May 10 2008 / by futuretalk
Category: Other Year: General Rating: 12 Hot
By Dick Pelletier
Ever since the first true nanomedicine product came on the market, a caged cancer drug that releases once bound to the cancer cell, researchers have been working towards utilizing these technologies for control purposes.
Last week it was announced that NanoCage, in collaboration with United Penitentiary Systems, have developed the first barless prison. Upon entry, inmates are injected with a cocktail of caged drugs that have a variety of effects when released via radio control. The base technology utilizes focused radio waves that enable the drugs to cause the intended pain to the prisoner.
The basis for this futuristic security system is a net of radio transmitters that surrounds the facility. As a prisoner crosses the perimeter threshold, the radio signals will cause the release of one type of caged drug. For instance, if the prisoner crosses an inner warning perimeter, a drug will be released that causes extreme vertigo and mild nausea. If the prisoner continues, the next perimeter will signal the release of incapacitating sedatives, and if the last signal is reached, it will trigger a fatal dose of narcotics. These perimeters are spaced far apart enough to prevent unintentional crossing of more than the first.
The caged drug is connected to an antenna that upon receipt of a specific radio signal causes the physical break down of the carbon-nanotube-based cage. The package including the antenna is roughly half the size of a red blood cell. A coating of biocompatible molecules minimizes the physiological side effects from the caged drugs. (cont.)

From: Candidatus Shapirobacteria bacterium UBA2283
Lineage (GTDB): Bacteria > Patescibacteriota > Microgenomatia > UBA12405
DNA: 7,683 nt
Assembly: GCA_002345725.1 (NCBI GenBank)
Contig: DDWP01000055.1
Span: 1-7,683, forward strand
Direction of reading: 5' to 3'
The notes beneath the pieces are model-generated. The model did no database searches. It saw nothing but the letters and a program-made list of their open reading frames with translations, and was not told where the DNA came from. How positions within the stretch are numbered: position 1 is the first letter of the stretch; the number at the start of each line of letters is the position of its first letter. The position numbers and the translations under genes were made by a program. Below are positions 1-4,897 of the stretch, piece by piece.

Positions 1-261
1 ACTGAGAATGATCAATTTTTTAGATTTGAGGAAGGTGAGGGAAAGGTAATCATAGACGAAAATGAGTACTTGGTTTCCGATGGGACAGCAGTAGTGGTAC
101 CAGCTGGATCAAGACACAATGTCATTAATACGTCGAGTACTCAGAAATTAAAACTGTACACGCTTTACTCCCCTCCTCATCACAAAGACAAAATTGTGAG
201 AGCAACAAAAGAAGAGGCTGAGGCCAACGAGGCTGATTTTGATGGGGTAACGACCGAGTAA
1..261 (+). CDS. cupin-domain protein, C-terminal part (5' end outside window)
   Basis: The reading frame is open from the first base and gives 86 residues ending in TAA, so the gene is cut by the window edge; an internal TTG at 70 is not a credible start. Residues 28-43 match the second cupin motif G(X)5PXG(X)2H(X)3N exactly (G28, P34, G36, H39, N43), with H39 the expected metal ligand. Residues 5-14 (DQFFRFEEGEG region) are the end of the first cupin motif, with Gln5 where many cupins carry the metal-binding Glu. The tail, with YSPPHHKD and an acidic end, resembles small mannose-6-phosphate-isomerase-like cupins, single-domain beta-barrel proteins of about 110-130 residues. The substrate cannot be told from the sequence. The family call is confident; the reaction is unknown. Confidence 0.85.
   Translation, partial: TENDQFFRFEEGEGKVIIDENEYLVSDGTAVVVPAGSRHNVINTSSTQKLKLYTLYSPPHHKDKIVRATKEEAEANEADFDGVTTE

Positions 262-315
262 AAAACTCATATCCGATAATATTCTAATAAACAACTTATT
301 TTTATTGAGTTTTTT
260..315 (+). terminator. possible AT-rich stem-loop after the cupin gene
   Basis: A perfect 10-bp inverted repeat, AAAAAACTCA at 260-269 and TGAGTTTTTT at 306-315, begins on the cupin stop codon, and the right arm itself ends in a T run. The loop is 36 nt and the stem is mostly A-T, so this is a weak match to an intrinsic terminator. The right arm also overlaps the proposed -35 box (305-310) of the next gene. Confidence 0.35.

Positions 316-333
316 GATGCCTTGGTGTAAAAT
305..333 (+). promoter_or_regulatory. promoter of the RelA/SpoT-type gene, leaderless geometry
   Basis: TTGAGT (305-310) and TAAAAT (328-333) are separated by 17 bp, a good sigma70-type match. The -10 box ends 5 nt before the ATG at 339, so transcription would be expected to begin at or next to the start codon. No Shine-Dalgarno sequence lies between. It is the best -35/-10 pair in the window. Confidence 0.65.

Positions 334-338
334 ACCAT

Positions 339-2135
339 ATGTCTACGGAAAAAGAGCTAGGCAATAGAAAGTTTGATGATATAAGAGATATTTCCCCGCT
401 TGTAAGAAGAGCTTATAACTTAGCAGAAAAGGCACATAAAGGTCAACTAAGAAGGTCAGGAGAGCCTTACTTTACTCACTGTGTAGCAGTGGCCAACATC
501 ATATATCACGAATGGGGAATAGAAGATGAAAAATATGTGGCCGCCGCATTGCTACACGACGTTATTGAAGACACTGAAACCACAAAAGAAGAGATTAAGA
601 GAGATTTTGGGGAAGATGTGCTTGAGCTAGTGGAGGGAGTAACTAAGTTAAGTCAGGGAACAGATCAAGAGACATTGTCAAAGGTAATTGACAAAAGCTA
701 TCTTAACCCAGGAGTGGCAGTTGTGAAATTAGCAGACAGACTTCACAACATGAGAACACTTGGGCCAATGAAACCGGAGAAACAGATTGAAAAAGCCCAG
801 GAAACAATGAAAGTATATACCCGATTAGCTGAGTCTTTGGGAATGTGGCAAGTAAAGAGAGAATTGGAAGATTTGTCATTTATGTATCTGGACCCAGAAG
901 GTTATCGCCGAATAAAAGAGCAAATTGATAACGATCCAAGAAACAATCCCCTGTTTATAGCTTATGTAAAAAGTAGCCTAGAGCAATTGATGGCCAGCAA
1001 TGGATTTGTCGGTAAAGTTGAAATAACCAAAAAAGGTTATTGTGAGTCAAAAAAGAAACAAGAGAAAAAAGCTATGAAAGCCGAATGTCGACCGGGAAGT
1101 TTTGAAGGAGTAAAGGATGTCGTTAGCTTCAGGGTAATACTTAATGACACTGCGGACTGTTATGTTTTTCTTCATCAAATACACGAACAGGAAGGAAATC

Guards in barless facilities will be equipped with radio transmitters that can be aimed at individual inmates or larger areas to quell local unrest. The transmitters used by the guards will be unable to access the frequencies that trigger the fatal dosages.
NanoCage and United Penitentiary Systems claim this is the new model for working prisons, where inmate labor is unencumbered by restraints or monitoring devices and physical investment costs are not much more than traditional factories.
Most positive futurists believe that this is a good idea. It may have a little “big brother” stigma attached, but it could be enough of a threat to turn some would-be criminals into law abiding citizens. And it will certainly make prison labor more competitive, which might help rehabilitate wrongdoers.
What do you think? Is this technology good for humanity’s future, or is it just another way to abuse the downtrodden? Comments welcome.